Let’s take a look at the true case. While cross-country skiing, a doctor falls through an ice hole. She was discovered many yards away from her body. It has been under the ice for over an hour now. She is revived. After spending several months in the ICU, she returns to work as a physician for many months before returning to physical therapy after a year.


A snowmobile accident leaves a man submerged in ice water for an hour. He survives with no apparent brain damage.

It happens rarely, but it does happen. The brain can’t survive more than six minutes without receiving new oxygen without being harmed in normal situations. How can some people endure an hour of complete submersion—apparently drowned in cold water?

The mammal dive response is one component of the solution. The quick cooling may activate this reflex.

What Causes a Rapid Drop in Body Temperature?

Water conducts heat away from the body 25 times faster than cold air. To elicit the dive reflex, you must rapidly cool your body. Although some of the factors that put you at risk of hypothermia would negate this benefit in most cases, they are still worth noting for their effects on rapid cooling.

Being a kid, for example. The skin-surface to body-mass ratio for infants and toddlers is greater. Their core body temperature cools more rapidly. However, due to other factors in play, the chances of older people are not nearly as good.

Getting a significant quantity of chilly water in the lungs is another potential trigger. The lungs have a large surface area. Most individuals who drown do not have much water in their lungs as a result of a spasm in the top airway. Those who do may be helped in this upside-down world of cold-water drowning.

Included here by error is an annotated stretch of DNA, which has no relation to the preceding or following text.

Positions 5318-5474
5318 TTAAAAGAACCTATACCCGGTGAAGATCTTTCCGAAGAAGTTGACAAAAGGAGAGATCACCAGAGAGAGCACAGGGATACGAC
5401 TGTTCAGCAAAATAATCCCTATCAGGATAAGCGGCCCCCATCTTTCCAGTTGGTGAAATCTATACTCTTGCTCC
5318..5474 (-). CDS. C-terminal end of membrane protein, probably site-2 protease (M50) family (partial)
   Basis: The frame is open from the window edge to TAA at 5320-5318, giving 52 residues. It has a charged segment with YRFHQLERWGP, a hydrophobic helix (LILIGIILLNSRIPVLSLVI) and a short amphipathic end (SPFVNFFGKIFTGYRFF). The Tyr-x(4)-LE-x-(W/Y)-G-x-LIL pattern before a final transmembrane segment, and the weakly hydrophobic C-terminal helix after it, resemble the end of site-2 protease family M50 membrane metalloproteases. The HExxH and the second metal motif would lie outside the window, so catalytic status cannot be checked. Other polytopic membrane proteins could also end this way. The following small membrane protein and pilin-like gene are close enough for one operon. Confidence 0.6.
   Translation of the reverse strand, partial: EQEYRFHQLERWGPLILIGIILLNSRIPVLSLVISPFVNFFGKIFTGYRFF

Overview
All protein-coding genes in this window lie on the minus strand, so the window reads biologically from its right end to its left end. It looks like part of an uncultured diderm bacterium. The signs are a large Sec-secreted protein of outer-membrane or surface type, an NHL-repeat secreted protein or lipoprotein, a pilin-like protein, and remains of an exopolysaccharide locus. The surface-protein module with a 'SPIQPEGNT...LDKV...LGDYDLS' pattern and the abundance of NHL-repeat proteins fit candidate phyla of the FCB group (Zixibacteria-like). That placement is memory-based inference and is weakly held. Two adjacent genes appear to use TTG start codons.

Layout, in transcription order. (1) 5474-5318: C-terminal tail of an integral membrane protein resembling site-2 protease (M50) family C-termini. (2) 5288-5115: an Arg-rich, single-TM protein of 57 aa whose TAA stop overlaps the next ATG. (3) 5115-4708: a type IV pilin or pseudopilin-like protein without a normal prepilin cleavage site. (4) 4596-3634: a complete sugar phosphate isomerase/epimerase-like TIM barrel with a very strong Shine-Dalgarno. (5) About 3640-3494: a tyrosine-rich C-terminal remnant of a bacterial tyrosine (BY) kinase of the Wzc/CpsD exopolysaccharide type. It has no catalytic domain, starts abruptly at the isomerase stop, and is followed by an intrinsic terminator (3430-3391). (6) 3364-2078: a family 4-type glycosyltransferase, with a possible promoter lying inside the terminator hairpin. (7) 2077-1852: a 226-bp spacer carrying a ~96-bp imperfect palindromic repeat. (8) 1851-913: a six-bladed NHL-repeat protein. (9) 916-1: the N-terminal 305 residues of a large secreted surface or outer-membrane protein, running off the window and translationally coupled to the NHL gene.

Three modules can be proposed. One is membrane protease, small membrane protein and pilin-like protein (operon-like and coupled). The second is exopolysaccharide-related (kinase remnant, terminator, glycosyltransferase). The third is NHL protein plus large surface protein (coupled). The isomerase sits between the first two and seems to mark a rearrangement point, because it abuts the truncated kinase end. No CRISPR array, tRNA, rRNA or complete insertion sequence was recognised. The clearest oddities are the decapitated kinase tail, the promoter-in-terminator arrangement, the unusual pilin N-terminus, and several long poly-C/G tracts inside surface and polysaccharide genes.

What Is the Dive Reflex?

When our body temperature drops swiftly, our blood vessels in the surface of our skin constrict and redirect more oxygen-delivering blood to our internal organs and brain. The cooling also lowers heart rate and metabolism, lowering the amount of oxygen needed by the body.

The Metabolic Icebox

The dive reflex is only one component of the brain’s cooling mechanism, which has been scientifically verified to protect neurons from further harm. The protection includes dopamine release and calcium transfer, as well as a number of other complex processes, but to put it another way, neurosurgeons intentionally induce this effect with chilly temperature treatments in certain brain and spine cord operations.

How Does All This Make a Difference in Resuscitation?

  1. You should still call the ambulance ASAP.
  2. The best opportunity for recovery, as much or more than ever, is to seek expert assistance quickly.
  3. It might be difficult to detect a pulse due to blood vessel constriction.
  4. Check for a pulse for at least 60 seconds. Look for signs of life such as breathing or slight movement. The skin might be chilly and pale. Their eyes may be fixated and dilated. In other words, they may appear to be dead, but the heart could be beating fast. Starting CPR on a hypothermic individual whose heart is still beating could create a deadly rhythm.
  5. If you start CPR, continue it for sixty minutes.
  6. Start CPR after checking for the sixty seconds (the old-fashioned variety, meaning with breathing, not just chest compressions). Always think about your own safety and tiredness levels, especially if you’re alone.

The harsh reality (sorry again) is that no matter what, your chances of surviving are slim. The chance that you won’t have quick access to oxygen, defibrillators, and adequate warming in a timely manner is very small.

Consider taking a first-aid or CPR course. A local hospital, Red Cross chapter, or Heart Association chapter can help you locate one. Consider becoming a sponsor of an on-site group class at your workplace.

Photo by julie aagaard/Pexels

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